The Affordable Care Act mandates that Americans have health insurance coverage in place this year or pay a fine of up to 1 percent of their income, but the vast majority of those flouting the law will be off the hook because of a range of exemptions granted by the Obama administration.
An estimated 87 percent of the 30 million people without insurance will be able to avoid the individual mandate tax, according to Roll Call, because the Congressional Budget Office estimates that just 4 million people will be forced to pay as a result of exemptions.
The individual mandate was considered to be the heart of the new healthcare law in order to motivate people to sign up for coverage, particularly those who might otherwise wait until they are sick. The alternative scenario would drive up premiums and undermine Obamacare’s mission of achieving affordable healthcare.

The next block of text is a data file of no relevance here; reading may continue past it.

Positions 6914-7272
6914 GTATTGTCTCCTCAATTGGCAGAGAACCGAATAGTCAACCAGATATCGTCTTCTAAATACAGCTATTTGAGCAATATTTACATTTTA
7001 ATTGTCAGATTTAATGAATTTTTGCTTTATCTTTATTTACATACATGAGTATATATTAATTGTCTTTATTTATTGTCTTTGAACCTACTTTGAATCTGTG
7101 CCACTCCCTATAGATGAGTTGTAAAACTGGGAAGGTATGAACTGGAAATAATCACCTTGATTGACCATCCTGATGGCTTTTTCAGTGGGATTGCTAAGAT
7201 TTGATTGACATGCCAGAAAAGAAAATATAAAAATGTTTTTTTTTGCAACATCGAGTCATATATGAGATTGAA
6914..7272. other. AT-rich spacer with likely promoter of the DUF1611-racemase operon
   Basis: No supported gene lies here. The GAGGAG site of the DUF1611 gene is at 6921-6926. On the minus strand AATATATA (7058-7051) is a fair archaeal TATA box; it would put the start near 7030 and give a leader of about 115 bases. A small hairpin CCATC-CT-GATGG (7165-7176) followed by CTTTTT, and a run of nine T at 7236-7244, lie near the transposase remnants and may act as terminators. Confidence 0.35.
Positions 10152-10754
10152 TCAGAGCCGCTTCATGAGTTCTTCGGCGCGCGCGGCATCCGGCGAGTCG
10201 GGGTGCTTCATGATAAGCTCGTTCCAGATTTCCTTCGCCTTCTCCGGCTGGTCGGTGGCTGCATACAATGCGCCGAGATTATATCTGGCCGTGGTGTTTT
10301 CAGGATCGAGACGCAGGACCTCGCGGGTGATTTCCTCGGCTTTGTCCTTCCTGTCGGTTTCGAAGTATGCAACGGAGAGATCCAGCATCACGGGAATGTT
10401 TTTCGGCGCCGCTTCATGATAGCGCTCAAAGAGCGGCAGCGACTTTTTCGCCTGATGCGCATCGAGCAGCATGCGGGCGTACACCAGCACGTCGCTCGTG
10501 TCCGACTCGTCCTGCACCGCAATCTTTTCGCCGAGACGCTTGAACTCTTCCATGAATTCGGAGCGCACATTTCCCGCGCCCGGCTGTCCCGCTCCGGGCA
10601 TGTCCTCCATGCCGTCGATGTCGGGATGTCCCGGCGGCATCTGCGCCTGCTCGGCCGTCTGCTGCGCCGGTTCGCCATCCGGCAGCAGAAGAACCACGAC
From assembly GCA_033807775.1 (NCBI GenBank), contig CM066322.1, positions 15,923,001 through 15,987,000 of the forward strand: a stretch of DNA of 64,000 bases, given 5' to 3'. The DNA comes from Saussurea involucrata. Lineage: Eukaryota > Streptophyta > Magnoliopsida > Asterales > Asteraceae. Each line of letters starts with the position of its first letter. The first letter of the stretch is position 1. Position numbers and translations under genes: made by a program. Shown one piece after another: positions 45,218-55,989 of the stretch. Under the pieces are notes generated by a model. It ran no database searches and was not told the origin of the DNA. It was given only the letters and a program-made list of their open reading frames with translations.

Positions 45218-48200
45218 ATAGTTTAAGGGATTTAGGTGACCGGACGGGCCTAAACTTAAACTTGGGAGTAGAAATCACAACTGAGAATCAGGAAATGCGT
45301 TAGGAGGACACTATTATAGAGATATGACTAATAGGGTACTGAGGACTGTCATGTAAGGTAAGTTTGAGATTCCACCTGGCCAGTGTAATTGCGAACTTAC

The CBO initially projected that 6 million people would pay the penalty, but reduced that figure after taking into account the exemptions.
The government is therefore expected to generate $4 billion in revenue in 2016, according to the CBO.
The exemptions apply to people whose plans were canceled, illegal immigrants, and people with incomes below the minimum threshold for filing a tax return.
There is also a lengthy list of “hardship” exemptions, including home foreclosure, bankruptcy, homelessness, death of a close family member, those who have received a cut-off notice from a utility company, people who have had a fire or other serious disaster, those who have suffered domestic abuse, and a number of other situations, according to Roll Call.